Naire, S and Alahmadi, H (2022) Non-Newtonian and viscoplastic models of a vertically-aligned thick liquid film draining due to gravity. Physics of Fluids. ISSN 1070-6631

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Abstract

We consider theoretically the two-dimensional flow in a vertically-aligned thick liquid film supported at the top and bottom by wire frames. The film gradually thins as the liquid drains due to gravity. We focus on investigating the influence of non-Newtonian and viscoplastic effects, such as shear thinning and yield stress, on the draining and thinning of the liquid film, important in metallic and polymeric melt films. Lubrication theory is employed to derive coupled equations for a generalised Newtonian liquid describing the evolution of the film’s thickness and the extensional flow speed. We use the non-Newtonian (Power-law and Carreau)
and viscoplastic (Bingham and Herschel-Bulkley) constitutive laws to describe the flow rheology. Numerical solutions combined with asymptotic solutions predict late-time power-law thinning rate of the middle section of the film. For a Newtonian liquid, a new power law thinning rate of t −2.25 is identified. This is in comparison to a thinning rate of t −2 predicted for a thin Newtonian liquid film neglecting gravity, suggesting a weak dependence on gravity for the drainage of thicker films. For a non-Newtonian and viscoplastic liquid, varying the power law index and the yield stress influences the time scale of the thinning, but has weak dependence on the late-time thinning rate relative to the Newtonian thinning rate. The shortcomings of the Power-law model are exposed when the shear rate is low and these are resolved using the Carreau model.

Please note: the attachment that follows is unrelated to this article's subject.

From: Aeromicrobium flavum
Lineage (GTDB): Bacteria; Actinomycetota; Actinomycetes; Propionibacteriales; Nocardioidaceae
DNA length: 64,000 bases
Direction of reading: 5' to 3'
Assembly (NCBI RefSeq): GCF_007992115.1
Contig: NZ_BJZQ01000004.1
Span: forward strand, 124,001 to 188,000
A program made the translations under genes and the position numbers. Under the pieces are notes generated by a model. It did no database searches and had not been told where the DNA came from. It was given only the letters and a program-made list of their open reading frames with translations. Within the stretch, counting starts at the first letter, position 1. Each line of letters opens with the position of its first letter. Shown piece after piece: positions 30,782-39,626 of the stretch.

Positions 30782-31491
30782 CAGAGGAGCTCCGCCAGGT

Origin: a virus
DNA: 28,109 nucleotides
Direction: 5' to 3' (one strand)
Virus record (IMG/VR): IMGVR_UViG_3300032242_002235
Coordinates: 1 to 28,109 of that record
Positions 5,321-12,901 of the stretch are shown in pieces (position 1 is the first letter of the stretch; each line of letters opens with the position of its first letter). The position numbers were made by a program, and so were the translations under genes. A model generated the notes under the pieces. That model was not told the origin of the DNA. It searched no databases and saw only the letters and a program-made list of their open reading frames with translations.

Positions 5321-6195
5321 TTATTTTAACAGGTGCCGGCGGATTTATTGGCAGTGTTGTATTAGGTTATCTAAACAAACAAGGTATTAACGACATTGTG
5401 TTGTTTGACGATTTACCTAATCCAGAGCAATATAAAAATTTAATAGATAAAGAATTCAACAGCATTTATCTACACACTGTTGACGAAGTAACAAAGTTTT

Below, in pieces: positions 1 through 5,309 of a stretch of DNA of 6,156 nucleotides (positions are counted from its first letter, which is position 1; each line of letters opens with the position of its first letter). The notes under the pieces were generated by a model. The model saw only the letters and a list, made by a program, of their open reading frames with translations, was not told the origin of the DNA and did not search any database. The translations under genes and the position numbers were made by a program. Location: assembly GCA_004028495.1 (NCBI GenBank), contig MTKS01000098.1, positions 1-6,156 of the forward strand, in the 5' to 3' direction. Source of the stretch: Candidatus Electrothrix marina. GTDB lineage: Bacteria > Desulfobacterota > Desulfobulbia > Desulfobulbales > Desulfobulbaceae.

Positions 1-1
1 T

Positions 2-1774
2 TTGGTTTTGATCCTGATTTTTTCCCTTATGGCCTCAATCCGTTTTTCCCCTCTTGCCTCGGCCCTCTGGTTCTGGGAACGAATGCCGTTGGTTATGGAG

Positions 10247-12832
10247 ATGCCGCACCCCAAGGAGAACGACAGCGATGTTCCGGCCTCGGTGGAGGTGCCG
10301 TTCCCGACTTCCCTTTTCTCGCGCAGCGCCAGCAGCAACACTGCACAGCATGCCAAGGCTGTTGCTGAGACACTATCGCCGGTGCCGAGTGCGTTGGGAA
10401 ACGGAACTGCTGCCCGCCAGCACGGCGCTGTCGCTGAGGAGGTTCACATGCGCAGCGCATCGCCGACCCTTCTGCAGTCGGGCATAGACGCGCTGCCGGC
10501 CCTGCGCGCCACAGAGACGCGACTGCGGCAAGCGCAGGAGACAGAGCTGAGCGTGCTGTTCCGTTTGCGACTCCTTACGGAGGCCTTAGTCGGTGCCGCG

Item Type: Article
Additional Information: The final version of this accepted manuscript and all relevant information related to it, including copyrights, can be found on the publisher website.
Subjects: Q Science > Q Science (General)
Q Science > QA Mathematics
Divisions: Faculty of Natural Sciences > School of Computing and Mathematics
Depositing User: Symplectic
Date Deposited: 22 Dec 2021 13:04
Last Modified: 20 Jan 2022 14:17
URI: https://eprints.keele.ac.uk/id/eprint/10447

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